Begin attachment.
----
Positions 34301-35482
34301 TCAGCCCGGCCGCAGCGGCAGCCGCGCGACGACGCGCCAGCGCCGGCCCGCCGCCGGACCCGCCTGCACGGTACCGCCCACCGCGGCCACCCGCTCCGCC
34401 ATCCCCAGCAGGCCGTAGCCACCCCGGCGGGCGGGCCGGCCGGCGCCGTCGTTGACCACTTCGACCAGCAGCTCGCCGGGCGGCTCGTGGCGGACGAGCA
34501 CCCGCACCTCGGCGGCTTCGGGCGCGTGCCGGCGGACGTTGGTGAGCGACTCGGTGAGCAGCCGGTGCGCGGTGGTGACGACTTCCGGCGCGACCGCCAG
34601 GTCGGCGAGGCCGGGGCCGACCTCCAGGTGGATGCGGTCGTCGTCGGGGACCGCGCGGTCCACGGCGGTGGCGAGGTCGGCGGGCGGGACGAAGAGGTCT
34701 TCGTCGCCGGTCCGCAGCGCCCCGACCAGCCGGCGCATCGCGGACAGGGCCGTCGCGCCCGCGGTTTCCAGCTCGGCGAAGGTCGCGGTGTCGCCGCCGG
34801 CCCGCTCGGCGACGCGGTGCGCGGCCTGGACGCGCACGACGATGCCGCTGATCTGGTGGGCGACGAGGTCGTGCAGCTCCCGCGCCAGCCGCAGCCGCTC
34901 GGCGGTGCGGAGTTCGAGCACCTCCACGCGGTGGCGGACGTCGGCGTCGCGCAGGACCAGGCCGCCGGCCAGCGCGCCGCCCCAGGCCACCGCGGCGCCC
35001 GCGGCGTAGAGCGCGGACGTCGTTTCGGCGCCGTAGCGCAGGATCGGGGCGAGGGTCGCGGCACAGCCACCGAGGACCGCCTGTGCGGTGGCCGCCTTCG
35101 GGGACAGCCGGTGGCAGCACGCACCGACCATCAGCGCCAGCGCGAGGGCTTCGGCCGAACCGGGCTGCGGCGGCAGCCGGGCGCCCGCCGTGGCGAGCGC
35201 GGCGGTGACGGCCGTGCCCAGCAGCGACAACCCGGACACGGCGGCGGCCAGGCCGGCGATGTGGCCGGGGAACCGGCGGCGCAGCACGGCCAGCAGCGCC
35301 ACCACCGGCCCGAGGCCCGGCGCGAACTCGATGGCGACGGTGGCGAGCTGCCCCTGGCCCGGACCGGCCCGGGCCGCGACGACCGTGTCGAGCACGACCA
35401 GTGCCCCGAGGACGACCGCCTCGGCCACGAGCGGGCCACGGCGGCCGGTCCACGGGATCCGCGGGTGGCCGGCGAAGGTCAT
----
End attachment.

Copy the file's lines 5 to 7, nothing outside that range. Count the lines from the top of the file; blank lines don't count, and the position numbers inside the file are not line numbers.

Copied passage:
34601 GTCGGCGAGGCCGGGGCCGACCTCCAGGTGGATGCGGTCGTCGTCGGGGACCGCGCGGTCCACGGCGGTGGCGAGGTCGGCGGGCGGGACGAAGAGGTCT
34701 TCGTCGCCGGTCCGCAGCGCCCCGACCAGCCGGCGCATCGCGGACAGGGCCGTCGCGCCCGCGGTTTCCAGCTCGGCGAAGGTCGCGGTGTCGCCGCCGG
34801 CCCGCTCGGCGACGCGGTGCGCGGCCTGGACGCGCACGACGATGCCGCTGATCTGGTGGGCGACGAGGTCGTGCAGCTCCCGCGCCAGCCGCAGCCGCTC